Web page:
EDITOR’S NOTE: In what follows, Oren Martin, assistant professor of Christian theology at Boyce College and Southern Seminary, discusses his new book, Bound for the Promised Land, with Towers news writer Andrew J.W. Smith.

AJWS: Why should the church today care about the land promise? What significance does it have for the church?

OM: I think it just helps us understand how to put the whole Bible together. The land promise is one of those issues that big theological systems like dispensationalism and covenant theology really divide over. Dispensationalism itself divides over it because it’s such a crucial issue. So pastorally, it’s a great issue. That’s why I chose the topic: it not only helped me understand the whole Bible and how it fits together, but also to see how God fulfills his promises in Christ. The land promise is one that you can draw a line from beginning in Eden all the way to the new creation to see the wonderful, majestic, gracious ways that God fulfills his promises. And so it was really rich for me just to explore that theme and be wowed by a God who keeps his promises.

AJWS: In the book, you explain how the return to Eden eschatologically goes beyond the original archetype of creation. What is theologically significant about that — going even beyond Eden, not just back to the way it was?

OM: I think that there can be a romanticized view of Eden that we live in a state now that pities us and some people say, “Oh I wish we could just get back to Eden!” And Eden was wonderful. I can’t imagine being Adam and Eve before the Fall and having that unhindered relationship with God — fellowship of walking in the garden, hearing God’s voice — all those things apart from sin. But I think we can kind of romanticize it and want to go back, but we have a better Adam who has accomplished for us what Adam didn’t accomplish. Jesus succeeds where Adam failed, he obeys where Adam disobeyed, and because of his work rooted in who he is as the God-man, we have a better Eden — a place where there will be no more sin, there will be no more conflict, there will be no more possibility for the serpent to enter because Christ has defeated him through his death and resurrection.

AJWS: You define the kingdom of God theme in the Gospels and New Testament as more or less an extension of the land theme in the Old Testament. It seems like that’s been a rarely discussed aspect of the kingdom of God. How does the land theme influence our understanding of the kingdom of God in the Gospels and kingdom themes throughout the whole New Testament?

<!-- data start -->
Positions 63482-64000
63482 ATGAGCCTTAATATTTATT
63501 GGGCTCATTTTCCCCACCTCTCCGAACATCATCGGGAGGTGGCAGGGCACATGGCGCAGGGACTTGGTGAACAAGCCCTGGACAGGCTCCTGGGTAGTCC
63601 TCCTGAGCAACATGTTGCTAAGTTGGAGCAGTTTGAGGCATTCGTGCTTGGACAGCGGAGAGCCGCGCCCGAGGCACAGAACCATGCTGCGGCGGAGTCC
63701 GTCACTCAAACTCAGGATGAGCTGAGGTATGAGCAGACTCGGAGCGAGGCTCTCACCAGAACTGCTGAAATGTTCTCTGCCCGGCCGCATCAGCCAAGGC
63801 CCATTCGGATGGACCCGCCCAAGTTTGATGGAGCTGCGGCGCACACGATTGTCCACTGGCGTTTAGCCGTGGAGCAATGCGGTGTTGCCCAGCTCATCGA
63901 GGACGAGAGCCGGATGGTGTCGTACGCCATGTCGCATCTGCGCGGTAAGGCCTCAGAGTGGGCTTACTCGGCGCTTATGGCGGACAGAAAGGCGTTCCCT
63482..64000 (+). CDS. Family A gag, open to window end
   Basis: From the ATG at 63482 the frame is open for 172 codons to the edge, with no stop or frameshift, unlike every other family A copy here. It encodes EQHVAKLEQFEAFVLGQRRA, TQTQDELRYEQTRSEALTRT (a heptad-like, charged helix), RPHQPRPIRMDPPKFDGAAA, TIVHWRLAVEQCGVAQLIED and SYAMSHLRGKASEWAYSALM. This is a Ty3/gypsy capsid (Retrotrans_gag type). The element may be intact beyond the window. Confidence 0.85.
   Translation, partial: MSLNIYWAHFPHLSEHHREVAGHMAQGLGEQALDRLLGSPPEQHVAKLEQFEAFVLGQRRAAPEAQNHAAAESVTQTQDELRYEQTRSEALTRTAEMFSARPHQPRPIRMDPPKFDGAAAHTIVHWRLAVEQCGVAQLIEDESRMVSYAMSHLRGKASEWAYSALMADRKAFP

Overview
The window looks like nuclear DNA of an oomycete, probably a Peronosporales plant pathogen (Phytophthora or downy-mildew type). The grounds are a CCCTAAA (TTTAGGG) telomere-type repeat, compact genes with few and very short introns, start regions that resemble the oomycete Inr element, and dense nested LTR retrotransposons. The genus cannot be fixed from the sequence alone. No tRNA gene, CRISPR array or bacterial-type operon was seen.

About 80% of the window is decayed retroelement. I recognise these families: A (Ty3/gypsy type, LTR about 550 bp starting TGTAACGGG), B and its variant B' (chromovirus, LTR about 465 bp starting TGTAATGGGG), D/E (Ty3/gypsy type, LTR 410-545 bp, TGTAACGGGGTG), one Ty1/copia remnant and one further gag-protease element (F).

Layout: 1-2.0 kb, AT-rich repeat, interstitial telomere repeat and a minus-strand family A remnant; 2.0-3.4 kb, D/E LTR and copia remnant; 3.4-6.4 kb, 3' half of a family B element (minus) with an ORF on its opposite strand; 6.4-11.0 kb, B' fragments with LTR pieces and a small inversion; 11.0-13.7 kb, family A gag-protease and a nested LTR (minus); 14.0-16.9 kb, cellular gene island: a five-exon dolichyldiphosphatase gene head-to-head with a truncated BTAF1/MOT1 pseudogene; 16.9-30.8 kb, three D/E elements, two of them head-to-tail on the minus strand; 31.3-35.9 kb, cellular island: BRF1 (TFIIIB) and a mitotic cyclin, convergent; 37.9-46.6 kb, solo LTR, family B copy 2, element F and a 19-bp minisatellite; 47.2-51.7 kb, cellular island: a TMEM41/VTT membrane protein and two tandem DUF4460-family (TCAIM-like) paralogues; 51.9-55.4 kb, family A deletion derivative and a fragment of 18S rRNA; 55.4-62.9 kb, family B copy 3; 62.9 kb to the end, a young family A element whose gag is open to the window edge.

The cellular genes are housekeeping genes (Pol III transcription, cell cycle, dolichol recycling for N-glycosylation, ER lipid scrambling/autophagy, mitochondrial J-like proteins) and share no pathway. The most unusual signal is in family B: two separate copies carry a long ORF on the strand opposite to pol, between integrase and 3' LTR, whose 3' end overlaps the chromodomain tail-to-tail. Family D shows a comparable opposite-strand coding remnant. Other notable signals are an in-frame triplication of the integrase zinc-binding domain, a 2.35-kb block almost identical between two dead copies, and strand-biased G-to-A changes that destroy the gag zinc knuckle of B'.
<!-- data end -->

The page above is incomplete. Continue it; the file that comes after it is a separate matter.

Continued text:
OM: Well, I think a of lot of scholarship — George Eldon Ladd and even our own Dr. [Thomas R.] Schreiner who emphasizes a lot of what Ladd emphasized — has focused on God’s reign when we discuss the concept of God’s kingdom. I felt like I was coming along and connecting some dots that had been put there, but hadn’t really been connected together into a comprehensive biblical theology of how the land relates to the kingdom, especially as it unfolds through redemptive history. So I still emphasize God’s reign and rule in history comes inaugurally with Christ in a new way and it’s consummated in the new creation. We see it unfold from Eden to the land of promise — from Israelites living in Canaan, to that kingdom rule being displayed in the life of Christ and his authority over things. But ultimately, we see the place of the kingdom in the new heavens and new earth.

AJWS: In the last chapter you start to flesh out some theological implications of the land theme. Does a physical fulfillment of the land promise require a dispensational framework?

OM: No, not at all. I think what dispensationalists would argue is that a literal fulfillment of the land promise would be that the nation of Israel in the millennium (or the eternal state) has their own piece of real estate that’s apart from the nations, apart from the Gentiles. And I would argue differently, and maybe that’s part of my contribution: dispensationalists say covenant theologians tend to spiritualize, saying the land promise was fulfilled in Christ. They tend to end there and not go far enough and connect the promises to how they will ultimately be fulfilled and enjoyed in the new creation. And the dispensationalists would say, “Well yeah, they’re not interpreting Scripture literally. They’re just spiritualizing it.” And that’s why I’m saying: No, I wholeheartedly want to affirm the physicality and the literal fulfillment of the new creation, but that literal fulfillment looks much different. That literal fulfillment is everyone — Jew and Gentile — in Christ inhabiting the new Jerusalem, new heavens and new earth, new creation, the worldwide temple. So I affirm a literal fulfillment but not in the literalistic ways that dispensationalists would want to argue.